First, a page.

Part 1, does the future belong to electric vehicles?
Many governments around the world are setting deadlines to end the manufacture of the internal combustion engine (ICE) and in reply car companies are working out how they will structure their programs to make and sell electrical vehicles (EVs) to their customers.
What appears to be a handbrake is a slower acceptance from car buyers to commit fully to the electric technology or price point. The leading green talk around EVs is the non-emissions, however the electricity has to come from somewhere and burning fossil fuels still remains the mainstay for generating power in most countries but not all.
Looking at the numbers, EVs and plug-in hybrids went past 3 million in 2017 and is projected to reach 5 million by the end of 2018. More predictions are out there that by 2030 well over 1 million EVs will be sold in America every year, compared to 90,000 a couple of years ago.
The French government is handing out subsidies in a bid to increase EV sales from the current level of 35 thousand to well over 200 thousand and China Is pushing sales also with subsidies for EVs wanting to reach close to 3 million by 2030, so the push is on by governments and carmakers alike, but not yet by consumers.
Worldwide EVs still currently account for a small fraction of overall vehicle sales, however the momentum is building. Incentives are also available for EVs in Japan and the number of EVs sold in that country would be significantly lower without them. Subsidies do distort the true cost but still EVs are expensive and a little inconvenient compared to ICE vehicles.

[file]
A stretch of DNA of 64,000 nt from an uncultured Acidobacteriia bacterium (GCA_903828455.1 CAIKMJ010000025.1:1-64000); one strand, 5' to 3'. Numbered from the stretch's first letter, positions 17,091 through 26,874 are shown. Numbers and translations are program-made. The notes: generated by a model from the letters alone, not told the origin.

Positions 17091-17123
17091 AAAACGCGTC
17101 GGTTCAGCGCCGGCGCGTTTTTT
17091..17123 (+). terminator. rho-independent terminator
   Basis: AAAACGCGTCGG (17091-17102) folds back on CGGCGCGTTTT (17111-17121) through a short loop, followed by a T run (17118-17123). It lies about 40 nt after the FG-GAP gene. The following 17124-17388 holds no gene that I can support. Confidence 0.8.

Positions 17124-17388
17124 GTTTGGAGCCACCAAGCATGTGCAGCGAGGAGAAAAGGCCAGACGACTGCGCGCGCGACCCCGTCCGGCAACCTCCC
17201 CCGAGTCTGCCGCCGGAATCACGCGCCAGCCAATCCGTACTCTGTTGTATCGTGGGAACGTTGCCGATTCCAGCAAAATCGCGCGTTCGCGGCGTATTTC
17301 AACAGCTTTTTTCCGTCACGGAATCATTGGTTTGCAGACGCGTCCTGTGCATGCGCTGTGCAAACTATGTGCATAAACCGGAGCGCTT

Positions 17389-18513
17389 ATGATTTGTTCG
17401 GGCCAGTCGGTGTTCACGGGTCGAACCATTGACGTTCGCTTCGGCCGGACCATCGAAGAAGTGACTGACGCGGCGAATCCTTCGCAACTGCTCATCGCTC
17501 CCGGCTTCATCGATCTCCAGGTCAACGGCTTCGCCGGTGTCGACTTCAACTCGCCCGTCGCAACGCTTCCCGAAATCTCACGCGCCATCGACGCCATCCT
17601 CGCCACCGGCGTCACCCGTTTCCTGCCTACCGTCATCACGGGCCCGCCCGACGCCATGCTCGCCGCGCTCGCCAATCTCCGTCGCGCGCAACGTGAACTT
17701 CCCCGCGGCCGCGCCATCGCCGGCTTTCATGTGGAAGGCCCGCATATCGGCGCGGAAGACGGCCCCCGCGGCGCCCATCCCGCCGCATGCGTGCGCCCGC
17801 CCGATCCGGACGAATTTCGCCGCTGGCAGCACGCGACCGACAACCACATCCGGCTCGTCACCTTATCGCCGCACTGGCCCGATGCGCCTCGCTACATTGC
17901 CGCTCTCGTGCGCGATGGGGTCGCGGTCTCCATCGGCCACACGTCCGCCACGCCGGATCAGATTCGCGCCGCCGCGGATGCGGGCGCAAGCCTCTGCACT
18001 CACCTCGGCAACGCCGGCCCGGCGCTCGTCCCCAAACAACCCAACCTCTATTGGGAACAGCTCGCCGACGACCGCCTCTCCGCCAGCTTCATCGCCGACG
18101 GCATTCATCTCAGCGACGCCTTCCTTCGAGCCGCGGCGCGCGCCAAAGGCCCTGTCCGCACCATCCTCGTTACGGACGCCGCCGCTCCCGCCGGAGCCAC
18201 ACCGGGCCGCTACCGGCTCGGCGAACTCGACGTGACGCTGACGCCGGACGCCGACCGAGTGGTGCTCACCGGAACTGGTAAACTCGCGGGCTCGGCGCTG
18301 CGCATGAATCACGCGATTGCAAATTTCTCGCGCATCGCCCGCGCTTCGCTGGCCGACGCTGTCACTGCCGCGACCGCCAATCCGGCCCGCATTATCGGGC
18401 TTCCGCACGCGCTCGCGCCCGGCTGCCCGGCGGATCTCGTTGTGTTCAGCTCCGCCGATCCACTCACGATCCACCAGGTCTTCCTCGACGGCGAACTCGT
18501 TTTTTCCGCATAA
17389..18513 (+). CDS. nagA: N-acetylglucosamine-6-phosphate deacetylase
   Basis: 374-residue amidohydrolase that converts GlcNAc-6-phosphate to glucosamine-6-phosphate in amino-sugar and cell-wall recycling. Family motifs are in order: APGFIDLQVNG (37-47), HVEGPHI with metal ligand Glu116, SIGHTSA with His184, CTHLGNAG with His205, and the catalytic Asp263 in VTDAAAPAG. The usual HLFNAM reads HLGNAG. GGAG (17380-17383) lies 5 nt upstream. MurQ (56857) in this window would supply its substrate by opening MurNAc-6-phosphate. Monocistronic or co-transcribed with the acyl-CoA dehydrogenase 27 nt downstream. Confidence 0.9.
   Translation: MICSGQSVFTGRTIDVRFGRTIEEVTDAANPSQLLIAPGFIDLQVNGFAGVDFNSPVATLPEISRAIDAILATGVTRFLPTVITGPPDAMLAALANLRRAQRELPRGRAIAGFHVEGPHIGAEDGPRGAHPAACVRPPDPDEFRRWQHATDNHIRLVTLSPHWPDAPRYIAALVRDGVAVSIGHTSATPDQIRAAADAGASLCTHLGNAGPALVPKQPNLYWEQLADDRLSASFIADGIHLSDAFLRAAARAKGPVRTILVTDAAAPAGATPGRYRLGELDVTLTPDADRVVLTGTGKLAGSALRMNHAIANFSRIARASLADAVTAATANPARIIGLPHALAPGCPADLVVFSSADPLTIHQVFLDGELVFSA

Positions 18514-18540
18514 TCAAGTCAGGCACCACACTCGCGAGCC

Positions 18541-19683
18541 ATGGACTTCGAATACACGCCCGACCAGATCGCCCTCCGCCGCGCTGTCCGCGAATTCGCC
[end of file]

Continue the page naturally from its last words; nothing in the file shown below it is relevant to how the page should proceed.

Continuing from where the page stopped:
Global surveys conducted recently highlight the difference between car buyers from different countries. People from more than 50 countries were asked if they would consider buying aa EV, of those surveyed 16% of the Japanese replied they would, 31% of Americans and 58% of Chinese, not sure what Kiwi’s would say, maybe similar to Americans.
With numbers like 16% it’s little wonder that the Japanese carmakers are reluctant to be too aggressive with EVs, especially with the domestic market. Nissan and Mitsubishi are the only two Japanese car companies selling a true EV. Toyota have signalled that they would be bringing an EV on the market by 2022, as they have been focused until now on hybrids and a hydrogen fuel-cell vehicle.
Other concerns for car companies are with parts makers and distribution channels, so until EVs can be as convenient as ICE cars, they are seen as a possible risk at this stage.
The very first mass produced EV in the world was the Nissan Leaf, released in December 2010 and is one of the top-selling electric vehicles. Nissan has since released its second version of the Leaf which now features a 40kwh battery with a range of 400Ks per charge. The first Leaf model had a 30kwh battery with a range of 280Ks.
The increase in battery capacity will continue to create more sales for Nissan’s Leaf but will it be enough to make the car a best seller to match the Toyota Prius. Once again subsidies will play a part in the growth but until the costs compare more closely to the old ICE technology the growth will be steady and not rapid.